The way a shot is lit adjusts its entire look. Since you’re working to a tight time-frame, start with a light set-up that you’re comfortable with so you can get those first shots under your belt. If you work best with natural light, start by using the window light in the room, or head outdoors to get some bright, airy shots. Sometimes if I’m lucky enough to have perfect lighting I’ll shoot entirely with natural light maybe with the addition of a silver or white reflector. If you have a surplus of natural light, shoot some silhouettes for variety. Silhouettes often look great in black and white, which will allow you more options for your shots when editing.
If you’re comfortable you can move onto working with strobe lights or even constant light if you prefer. If I’m in a dark hotel room, I sometimes opt for a constant LED light through a handheld scrim (with about 0.5 metres between scrim and light for an ultra diffused light). If you want to use a strobe for a crisper, studio-feel to your shots, using a speed light is a great easy-to-assemble set up. I like to use my Nikon SB-910 off-camera fired through a handheld scrim for a really soft, clean light if I need to work lightweight. You could also use a Profoto A1 here. Using speed-lights or studio lights will allow you to darken your background substantially, allowing these shots to look distinctly different from your natural-light shots from earlier. If you’re working with strobe outdoors you can also achieve a darkened background by using the high-speed sync function if your light supports this, allowing you to shoot at a higher shutter speed and cut out some of the natural background light.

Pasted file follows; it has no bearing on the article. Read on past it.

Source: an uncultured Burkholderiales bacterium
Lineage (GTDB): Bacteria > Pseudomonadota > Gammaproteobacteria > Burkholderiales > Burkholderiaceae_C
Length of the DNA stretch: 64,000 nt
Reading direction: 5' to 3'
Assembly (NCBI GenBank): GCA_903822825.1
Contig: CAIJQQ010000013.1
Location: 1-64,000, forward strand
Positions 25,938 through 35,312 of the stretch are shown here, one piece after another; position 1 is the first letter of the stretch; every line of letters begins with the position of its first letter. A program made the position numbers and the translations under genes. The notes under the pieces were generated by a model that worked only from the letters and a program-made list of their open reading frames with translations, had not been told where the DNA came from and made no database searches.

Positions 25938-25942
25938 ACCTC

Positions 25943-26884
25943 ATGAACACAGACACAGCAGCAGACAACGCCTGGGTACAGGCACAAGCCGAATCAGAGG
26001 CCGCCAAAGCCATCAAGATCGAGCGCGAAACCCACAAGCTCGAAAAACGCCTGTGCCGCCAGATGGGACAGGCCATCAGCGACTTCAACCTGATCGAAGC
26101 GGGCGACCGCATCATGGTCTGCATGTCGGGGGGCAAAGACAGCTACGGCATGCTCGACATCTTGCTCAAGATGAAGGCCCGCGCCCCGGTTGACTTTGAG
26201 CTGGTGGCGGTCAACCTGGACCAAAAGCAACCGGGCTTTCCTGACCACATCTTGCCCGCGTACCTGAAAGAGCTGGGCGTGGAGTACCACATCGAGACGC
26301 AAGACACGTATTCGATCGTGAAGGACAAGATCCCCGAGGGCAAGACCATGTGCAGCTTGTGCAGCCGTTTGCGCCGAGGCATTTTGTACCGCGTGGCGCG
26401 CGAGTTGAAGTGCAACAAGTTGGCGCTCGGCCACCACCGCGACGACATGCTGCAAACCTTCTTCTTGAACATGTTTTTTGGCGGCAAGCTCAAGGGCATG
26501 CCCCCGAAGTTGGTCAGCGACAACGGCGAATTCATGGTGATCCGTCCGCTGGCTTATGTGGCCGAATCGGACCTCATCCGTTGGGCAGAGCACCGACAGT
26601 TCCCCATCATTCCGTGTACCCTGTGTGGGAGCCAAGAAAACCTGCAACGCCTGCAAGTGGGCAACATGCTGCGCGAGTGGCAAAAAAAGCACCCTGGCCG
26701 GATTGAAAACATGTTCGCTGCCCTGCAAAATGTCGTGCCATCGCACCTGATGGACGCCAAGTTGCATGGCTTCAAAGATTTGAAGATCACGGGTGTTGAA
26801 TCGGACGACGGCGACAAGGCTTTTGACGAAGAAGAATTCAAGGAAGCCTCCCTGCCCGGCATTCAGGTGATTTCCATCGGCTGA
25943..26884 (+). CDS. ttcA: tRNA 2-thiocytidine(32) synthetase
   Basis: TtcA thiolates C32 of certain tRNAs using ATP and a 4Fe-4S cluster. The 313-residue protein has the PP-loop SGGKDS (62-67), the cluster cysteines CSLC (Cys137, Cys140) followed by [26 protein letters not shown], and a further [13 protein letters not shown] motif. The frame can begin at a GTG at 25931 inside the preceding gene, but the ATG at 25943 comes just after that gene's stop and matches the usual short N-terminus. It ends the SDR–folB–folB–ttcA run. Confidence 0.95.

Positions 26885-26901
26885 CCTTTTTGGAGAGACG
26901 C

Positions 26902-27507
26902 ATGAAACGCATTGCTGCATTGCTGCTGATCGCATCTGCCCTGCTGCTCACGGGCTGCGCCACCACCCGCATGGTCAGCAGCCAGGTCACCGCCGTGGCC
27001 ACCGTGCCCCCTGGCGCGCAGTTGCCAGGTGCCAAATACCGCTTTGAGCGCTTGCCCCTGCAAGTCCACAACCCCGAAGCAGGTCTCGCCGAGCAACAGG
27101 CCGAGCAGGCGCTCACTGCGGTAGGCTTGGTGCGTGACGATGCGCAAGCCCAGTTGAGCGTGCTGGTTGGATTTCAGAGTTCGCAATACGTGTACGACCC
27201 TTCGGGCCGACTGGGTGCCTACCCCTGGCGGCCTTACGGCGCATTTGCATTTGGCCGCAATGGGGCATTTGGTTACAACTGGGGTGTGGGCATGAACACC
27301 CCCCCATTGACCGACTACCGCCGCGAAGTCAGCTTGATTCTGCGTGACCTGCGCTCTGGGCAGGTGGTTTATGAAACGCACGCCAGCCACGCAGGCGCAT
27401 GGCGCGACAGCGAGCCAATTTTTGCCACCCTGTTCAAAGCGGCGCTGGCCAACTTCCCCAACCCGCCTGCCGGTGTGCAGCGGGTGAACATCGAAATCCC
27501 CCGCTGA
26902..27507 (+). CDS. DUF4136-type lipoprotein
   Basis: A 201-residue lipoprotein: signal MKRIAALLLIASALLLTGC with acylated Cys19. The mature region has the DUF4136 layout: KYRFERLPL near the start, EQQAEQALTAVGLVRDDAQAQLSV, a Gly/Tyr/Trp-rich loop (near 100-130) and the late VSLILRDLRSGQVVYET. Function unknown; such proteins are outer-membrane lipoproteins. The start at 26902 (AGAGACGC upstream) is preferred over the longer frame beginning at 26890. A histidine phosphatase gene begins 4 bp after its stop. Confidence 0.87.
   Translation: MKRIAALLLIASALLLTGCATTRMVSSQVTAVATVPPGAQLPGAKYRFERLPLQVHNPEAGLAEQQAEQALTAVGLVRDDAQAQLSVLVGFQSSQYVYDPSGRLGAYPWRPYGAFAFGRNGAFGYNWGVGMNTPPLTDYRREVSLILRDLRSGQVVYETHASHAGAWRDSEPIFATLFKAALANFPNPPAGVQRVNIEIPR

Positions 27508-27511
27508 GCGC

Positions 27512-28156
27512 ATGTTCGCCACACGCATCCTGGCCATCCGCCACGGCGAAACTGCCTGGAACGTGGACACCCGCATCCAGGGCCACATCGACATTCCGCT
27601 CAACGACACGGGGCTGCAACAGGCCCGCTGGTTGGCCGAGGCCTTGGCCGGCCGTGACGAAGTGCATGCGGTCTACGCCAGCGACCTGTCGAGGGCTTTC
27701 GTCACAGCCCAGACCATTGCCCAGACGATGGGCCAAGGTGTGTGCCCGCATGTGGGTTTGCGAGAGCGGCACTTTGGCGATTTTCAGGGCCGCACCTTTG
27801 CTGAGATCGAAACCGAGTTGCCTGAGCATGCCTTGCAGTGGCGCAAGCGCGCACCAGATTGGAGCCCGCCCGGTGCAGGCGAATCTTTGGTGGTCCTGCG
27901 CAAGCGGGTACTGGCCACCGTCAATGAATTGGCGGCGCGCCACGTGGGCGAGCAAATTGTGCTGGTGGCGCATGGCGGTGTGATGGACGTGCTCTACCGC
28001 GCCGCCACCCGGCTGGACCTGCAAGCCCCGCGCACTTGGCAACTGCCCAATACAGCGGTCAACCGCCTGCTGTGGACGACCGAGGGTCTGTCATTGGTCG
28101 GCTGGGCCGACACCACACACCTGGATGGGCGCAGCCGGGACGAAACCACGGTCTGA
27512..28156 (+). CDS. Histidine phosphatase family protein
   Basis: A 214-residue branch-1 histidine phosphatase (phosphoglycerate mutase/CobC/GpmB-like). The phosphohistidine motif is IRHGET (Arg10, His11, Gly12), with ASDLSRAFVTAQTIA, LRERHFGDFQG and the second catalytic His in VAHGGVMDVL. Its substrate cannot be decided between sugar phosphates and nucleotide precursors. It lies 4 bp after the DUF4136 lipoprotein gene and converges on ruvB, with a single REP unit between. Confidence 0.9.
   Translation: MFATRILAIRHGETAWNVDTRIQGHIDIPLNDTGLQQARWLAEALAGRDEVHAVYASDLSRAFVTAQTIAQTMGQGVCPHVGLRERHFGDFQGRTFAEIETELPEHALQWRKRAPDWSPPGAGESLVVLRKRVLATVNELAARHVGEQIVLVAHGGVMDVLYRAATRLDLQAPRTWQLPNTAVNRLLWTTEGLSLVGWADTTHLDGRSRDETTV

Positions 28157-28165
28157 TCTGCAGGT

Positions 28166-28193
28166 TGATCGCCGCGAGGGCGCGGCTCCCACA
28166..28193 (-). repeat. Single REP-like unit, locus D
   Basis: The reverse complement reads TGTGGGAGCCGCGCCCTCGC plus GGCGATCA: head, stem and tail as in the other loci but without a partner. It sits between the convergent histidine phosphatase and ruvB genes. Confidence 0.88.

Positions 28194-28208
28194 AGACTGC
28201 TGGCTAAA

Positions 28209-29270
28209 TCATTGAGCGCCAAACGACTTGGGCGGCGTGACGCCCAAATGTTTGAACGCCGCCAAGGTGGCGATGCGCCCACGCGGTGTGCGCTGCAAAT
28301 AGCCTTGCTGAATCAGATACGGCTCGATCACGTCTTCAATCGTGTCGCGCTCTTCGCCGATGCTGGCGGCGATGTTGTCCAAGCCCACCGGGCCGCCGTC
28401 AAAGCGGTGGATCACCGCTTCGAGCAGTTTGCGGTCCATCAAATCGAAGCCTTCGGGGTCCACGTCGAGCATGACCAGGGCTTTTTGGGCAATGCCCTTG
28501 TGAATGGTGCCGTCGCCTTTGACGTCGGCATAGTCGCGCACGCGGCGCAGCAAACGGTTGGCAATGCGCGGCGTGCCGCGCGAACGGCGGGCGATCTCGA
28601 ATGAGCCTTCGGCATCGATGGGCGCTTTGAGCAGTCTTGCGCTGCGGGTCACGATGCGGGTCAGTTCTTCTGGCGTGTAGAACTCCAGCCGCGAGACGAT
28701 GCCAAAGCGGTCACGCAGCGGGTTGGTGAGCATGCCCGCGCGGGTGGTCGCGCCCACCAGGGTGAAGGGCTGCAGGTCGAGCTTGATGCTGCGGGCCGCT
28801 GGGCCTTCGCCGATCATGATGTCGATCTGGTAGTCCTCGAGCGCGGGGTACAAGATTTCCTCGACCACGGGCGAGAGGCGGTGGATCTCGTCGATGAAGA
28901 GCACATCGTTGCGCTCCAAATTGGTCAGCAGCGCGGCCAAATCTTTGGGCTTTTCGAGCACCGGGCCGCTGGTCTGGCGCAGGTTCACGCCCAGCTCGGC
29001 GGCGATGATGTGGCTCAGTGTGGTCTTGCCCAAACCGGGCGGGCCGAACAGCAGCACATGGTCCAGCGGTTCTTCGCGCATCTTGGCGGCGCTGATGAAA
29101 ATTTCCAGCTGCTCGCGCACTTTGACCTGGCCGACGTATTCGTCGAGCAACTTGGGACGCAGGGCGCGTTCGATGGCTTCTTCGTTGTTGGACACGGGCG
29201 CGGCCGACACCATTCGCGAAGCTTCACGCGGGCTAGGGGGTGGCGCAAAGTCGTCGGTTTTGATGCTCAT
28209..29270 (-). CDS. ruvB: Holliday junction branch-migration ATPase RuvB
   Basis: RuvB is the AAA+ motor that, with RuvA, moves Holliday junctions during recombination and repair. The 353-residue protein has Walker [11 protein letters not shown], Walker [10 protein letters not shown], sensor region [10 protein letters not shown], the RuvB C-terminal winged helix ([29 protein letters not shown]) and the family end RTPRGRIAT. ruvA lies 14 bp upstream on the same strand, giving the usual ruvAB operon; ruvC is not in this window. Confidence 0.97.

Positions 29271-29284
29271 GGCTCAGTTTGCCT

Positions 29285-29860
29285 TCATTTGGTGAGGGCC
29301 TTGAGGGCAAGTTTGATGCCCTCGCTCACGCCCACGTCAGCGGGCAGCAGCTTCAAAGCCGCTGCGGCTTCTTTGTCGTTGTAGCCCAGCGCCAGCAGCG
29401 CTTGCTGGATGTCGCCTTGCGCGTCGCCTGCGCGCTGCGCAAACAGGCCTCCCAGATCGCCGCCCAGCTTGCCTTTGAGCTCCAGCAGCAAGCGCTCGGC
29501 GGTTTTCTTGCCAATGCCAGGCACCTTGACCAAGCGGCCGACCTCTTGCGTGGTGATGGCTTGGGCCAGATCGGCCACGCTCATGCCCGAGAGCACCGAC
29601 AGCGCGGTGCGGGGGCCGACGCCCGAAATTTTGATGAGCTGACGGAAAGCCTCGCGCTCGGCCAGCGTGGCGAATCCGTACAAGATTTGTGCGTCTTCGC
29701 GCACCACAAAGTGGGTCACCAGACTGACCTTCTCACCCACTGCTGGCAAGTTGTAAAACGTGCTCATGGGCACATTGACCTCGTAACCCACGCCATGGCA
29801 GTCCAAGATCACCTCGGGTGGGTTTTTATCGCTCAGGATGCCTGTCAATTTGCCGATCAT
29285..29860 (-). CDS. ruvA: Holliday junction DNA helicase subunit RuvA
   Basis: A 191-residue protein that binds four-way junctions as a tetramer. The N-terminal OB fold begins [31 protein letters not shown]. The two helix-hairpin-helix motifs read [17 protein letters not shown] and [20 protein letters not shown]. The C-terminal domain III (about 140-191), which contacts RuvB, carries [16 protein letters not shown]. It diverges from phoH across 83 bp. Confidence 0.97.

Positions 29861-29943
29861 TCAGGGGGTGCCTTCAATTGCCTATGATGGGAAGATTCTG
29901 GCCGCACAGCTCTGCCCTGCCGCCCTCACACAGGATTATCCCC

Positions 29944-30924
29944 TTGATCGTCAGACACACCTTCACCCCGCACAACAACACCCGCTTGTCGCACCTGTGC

At the beginning of any photo-session the first thing I look for is a space where I can get my clean, standard shots under my belt so I know I’m safe. In an indoor space, I generally look for a clean section of wall to use. If you find yourself in a situation where there isn’t a clean background in sight, there are alternatives you can use. If you have an extra large 5-in-1 reflector, flip it over to black and use this as a background for your half-length to close-up shots. If you have a strobe, expose for your strobe and darken your background substantially to bring less attention to background detail. Shooting at a very wide aperture (f2.8) will also help to blur out excessive background detail.
5. ENSURE WINNING SHOTS
When I’m pressed for time on a wedding-day session, I live by this rule: Stick to what you know. Instead of spending all of your 15-minutes trying to pull off one wild shot which is a risky move, start with what you’re comfortable with and build on that. As you go, the more decent shots you get in, the more relaxed you’ll feel, leaving you to be fully creative and daring towards the end of your session and get those award winning shots.
I hope the next time you only have 15-minutes to shoot, some of the above will be of assistance to you. Let us know how we can help you out for your next session in the comments below.